Gambling has silently plagued our society for a long time now. Yet, we are not able to do much in solving this menace. From a logical perspective, gambling is at the centre of bigger social issues related to drugs and youth problems. It is associated with mental health problems, loss of jobs, severe debts, depression, mood disorders, and anti-social personality.
The subject had received attention from the Third Druk Gyalpo in the late sixties, who issued a decree prohibiting gambling in the country. Further, the National Assembly (NA) had discussed the issue in eight of its sessions since 1967. In 1977, the NA passed a resolution banning gambling completely in the country. The home ministry also had occasionally issued circulars since 1999 and the NA further resolved not to permit gambling in 2006.
However, with all the past efforts and legal provisions in the Penal Code of Bhutan, gambling, especially high stake card games, persisted over the years tearing families apart by the day and gamblers themselves falling victims to merciless “loan sharks”, who take advantage of the situations of compulsive gamblers.
The Anti-Money Laundering bill is being tabled during the current session of the NA, which though little late, is vital to protect and save families in future.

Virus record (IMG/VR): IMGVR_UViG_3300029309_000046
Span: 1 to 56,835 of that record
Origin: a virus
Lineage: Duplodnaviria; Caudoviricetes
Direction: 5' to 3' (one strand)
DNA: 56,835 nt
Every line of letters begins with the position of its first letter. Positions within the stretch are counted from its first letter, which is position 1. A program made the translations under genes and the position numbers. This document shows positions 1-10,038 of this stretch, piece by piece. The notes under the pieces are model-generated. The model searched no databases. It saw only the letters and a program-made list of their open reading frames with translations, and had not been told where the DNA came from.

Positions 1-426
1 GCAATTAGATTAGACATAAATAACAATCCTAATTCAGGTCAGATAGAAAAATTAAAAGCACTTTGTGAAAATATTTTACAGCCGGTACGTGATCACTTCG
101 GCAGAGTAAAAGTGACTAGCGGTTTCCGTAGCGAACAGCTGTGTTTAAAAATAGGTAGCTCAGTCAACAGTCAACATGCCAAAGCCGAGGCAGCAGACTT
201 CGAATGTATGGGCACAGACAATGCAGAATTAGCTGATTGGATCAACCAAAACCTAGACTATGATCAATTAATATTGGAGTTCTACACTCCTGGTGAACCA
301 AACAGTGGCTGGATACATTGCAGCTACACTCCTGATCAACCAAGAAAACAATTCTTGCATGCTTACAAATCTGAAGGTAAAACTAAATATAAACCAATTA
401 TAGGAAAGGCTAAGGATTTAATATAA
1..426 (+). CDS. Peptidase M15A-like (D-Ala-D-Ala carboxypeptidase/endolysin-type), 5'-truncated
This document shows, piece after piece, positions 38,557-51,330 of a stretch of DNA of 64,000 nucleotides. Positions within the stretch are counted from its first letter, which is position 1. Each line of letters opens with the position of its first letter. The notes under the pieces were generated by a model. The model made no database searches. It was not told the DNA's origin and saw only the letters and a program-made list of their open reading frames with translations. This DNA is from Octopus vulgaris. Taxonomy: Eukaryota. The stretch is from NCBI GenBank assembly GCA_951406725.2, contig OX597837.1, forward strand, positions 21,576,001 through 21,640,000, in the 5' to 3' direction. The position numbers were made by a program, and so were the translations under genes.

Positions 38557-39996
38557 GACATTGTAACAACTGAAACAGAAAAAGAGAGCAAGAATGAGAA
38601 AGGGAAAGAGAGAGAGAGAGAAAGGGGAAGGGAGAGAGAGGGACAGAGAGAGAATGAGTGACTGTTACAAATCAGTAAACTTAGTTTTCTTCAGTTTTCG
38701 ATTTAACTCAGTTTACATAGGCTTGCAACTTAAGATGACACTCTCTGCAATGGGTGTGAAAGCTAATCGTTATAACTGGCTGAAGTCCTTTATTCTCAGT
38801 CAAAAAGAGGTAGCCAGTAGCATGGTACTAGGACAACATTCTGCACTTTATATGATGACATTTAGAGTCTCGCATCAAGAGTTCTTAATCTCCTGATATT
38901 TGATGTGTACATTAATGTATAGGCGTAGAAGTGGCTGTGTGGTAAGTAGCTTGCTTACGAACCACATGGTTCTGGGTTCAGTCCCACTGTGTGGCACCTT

Some study estimate that for every problem gambler at least 10 other family members, friends and colleagues are also directly affected. While many family relationships fail, the children are the victims with negative environment at home or absence of proper parental guidance and care.
The recent move of the Royal Bhutan Police that arrested 15 for alleged gambling is welcome. Yet it is not going to be an easy task knowing the loopholes and connections in our society. Looking at the past practices, the issue may altogether be brushed under the carpet, only to surface again. There are also stories of failed raids due to prior information received by the gamblers. Some say gambling is rampant in the homes of senior and influential people. In these circles, gambling is not even considered a bad thing or illegal.
If gambling is illegal, then the laws must be applied and implemented without exceptions of status. But if the lawmakers or the law enforcers themselves are occasionally in pursuit of “maal”, “marriage”, and “carriage”, then our fight against gambling is meaningless.
The irony is we accept, celebrate, and even praise the winning gamblers but discard and criminalise the losers.